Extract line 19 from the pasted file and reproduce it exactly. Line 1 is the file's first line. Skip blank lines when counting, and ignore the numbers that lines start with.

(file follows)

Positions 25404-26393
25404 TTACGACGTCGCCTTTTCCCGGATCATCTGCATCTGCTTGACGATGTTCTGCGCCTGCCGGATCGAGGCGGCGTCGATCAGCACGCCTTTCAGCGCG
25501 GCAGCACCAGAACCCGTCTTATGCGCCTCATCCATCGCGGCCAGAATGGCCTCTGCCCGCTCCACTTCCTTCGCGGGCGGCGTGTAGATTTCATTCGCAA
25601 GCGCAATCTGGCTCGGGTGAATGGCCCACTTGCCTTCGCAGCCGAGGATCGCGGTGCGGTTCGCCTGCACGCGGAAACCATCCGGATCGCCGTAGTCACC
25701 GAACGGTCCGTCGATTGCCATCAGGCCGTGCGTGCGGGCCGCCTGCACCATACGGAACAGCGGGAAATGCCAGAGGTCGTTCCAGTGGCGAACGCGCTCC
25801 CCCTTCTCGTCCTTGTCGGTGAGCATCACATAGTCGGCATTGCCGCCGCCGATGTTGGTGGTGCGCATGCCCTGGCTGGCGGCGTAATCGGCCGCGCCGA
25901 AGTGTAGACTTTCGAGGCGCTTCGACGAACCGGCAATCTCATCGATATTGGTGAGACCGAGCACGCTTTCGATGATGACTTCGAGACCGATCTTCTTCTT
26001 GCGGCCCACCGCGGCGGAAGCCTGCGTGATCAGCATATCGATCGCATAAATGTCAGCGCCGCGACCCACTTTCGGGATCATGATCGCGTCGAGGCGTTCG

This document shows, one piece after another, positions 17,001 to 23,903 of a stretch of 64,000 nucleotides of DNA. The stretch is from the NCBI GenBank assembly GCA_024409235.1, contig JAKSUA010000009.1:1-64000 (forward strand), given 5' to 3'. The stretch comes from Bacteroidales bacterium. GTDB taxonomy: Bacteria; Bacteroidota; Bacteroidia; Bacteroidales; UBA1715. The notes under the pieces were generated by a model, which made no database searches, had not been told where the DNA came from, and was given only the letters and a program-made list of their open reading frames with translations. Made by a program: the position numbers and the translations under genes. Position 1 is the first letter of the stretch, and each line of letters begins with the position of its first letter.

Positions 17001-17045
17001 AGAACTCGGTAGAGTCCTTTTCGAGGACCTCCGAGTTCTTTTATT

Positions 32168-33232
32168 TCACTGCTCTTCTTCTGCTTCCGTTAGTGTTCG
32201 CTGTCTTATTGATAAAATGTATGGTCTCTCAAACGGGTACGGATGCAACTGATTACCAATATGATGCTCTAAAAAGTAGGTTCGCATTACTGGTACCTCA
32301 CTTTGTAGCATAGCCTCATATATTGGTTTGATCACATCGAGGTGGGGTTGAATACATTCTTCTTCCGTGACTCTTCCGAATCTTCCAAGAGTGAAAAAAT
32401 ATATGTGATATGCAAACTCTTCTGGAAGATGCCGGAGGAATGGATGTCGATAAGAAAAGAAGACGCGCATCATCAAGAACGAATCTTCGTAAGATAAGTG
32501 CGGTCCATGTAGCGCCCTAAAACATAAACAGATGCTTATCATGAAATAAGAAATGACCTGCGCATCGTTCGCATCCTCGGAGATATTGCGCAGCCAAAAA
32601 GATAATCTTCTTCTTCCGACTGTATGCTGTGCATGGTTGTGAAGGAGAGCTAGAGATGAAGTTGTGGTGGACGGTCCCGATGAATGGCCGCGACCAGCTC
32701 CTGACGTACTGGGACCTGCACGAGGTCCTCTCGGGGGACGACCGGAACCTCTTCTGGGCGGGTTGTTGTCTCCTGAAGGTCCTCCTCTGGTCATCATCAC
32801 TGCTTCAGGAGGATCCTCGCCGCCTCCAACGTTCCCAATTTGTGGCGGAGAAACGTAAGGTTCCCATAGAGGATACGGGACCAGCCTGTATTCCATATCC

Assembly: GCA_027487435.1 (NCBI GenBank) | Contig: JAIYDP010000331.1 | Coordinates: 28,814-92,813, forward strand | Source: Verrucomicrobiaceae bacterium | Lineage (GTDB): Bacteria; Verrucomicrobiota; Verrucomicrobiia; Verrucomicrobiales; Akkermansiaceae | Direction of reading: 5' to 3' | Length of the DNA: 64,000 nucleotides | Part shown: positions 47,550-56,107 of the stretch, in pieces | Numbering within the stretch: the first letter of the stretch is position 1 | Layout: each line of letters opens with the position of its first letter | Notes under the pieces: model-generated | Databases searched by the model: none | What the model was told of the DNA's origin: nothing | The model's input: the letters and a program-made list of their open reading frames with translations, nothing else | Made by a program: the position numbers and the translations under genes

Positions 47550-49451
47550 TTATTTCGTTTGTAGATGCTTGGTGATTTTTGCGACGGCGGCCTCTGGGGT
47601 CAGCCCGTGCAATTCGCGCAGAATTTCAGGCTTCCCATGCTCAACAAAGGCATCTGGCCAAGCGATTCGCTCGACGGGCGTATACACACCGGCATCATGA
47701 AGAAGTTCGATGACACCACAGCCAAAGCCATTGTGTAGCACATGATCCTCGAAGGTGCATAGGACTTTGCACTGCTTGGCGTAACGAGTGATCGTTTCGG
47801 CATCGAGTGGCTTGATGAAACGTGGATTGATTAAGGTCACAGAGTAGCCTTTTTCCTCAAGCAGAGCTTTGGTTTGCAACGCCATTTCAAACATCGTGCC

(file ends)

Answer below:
32701 CTGACGTACTGGGACCTGCACGAGGTCCTCTCGGGGGACGACCGGAACCTCTTCTGGGCGGGTTGTTGTCTCCTGAAGGTCCTCCTCTGGTCATCATCAC